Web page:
“Kerr, please. Come out slowly where I can see you. I know you broke free of the St. John’s, but don’t worry, the security guard will live. I know it wasn’t you who jabbed him with the pencil.”
Don’s voice didn’t sound like his own. In fact, it didn’t even make a sound. Don knew what he said, and felt it in his chest, but the words were lost to his paranoia induced paralysis. He glanced at the counter for a weapon. The porcelain tiles were barren. The glass cabinets were empty as well.
“Have they taken everything?” Don thought.
The banks foreclosed the house when Kerr went crazy three months ago. Don’s video work wasn’t steady enough to support a home and his son Henry. Kerr had always been the breadwinner, and now she wanted to take back what she’d worked so hard for.
Don couldn’t change Kerr. Not back in college when she stopped caring about anything other than her ambition. Not three months ago when she blamed him for soiling her rise to the top, whatever that meant. Kerr would stop at nothing to keep her paycheck from increasing and her network of friends from increasing. She used people to get what she wanted, and Don hadn’t given it to her. Don could only provide love and companionship, but what Kerr wanted was world domination.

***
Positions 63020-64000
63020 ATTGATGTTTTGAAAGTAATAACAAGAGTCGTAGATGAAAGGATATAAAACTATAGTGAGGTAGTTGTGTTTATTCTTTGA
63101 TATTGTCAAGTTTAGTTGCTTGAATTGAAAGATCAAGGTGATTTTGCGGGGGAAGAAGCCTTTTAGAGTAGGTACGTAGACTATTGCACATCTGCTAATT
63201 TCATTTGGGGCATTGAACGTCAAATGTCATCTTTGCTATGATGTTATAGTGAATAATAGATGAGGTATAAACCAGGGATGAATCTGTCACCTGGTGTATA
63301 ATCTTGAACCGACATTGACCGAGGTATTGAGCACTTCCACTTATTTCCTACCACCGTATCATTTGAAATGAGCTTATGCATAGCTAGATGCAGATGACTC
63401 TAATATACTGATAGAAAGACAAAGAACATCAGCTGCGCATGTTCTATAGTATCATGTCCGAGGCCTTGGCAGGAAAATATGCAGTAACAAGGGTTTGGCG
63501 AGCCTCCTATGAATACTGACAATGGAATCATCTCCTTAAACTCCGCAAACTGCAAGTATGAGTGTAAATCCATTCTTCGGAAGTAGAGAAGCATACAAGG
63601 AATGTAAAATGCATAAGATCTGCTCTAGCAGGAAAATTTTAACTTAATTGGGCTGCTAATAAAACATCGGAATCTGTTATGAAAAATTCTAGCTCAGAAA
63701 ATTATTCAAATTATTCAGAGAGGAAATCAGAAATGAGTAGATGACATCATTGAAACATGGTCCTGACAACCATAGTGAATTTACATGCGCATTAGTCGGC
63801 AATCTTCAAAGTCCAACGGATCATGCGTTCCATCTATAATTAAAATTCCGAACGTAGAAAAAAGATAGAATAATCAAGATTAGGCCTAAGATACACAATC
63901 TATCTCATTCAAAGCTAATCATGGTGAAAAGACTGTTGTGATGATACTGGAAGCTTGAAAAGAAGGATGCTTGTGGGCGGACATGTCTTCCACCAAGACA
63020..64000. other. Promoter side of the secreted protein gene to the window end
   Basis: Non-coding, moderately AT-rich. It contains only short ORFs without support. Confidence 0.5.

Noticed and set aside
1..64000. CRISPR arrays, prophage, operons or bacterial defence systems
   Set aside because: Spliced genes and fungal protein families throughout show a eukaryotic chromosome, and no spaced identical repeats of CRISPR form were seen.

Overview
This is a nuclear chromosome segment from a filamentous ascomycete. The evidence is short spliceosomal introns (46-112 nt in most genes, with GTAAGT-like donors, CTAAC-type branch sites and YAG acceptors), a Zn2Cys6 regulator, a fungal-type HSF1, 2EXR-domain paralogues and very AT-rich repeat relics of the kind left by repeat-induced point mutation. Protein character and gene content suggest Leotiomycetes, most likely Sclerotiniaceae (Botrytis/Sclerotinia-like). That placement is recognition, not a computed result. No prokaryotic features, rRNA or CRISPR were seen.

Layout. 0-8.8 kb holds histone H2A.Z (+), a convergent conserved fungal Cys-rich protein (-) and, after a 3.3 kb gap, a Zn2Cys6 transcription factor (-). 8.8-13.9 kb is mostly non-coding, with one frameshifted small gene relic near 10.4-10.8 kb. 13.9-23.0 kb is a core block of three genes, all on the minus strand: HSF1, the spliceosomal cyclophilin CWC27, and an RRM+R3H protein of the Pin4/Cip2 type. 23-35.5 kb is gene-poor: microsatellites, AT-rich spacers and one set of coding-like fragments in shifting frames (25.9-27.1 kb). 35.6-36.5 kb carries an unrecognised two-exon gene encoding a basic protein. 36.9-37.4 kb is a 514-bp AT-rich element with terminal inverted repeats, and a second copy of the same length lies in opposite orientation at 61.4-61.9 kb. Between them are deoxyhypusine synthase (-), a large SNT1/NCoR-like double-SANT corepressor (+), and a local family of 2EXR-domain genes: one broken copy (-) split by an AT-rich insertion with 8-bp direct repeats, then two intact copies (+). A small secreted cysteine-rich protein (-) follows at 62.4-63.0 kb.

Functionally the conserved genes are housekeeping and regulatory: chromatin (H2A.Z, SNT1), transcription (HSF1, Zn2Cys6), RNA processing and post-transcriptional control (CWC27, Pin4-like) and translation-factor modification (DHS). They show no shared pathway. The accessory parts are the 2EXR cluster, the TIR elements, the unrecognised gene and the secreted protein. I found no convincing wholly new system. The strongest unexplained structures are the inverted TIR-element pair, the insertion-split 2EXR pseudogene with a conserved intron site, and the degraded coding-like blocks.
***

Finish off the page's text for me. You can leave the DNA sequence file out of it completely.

Don pulled a plastic spoon out of the back of a drawer. He tossed it into the living room. It clanked to a halt. Don heard that. The initial kick of adrenaline had settled and now Don had super senses.
Though sunlight illuminated the dust mites hovering near the windows, Don imagined the room was all black and the contours of the walls and kitchen and house were all green lines. He could see through them like wireframes. Through the wall in the living room he could see a warm mass of red standing just around the corner of the door less frame.
“I see you there, Kerr.” Don surprised himself with his confidence.
“You can’t scare me now. I’m coming out there.”
Don and Kerr had been intimate once. They were high school sweethearts and enjoyed a passionate romance as teenagers. The sex was good when they married three years ago. Foreplay had always been an important step of the ritual, and in the six months leading up to Kerr’s breakdown, foreplay had become a game of hide and seek. The night of Kerr’s breakdown, foreplay had become stalk and scare the shit out of Don.
Don came home late at night after spending overtime on set. He went straight to the fridge for a snack and weird shit began to happen.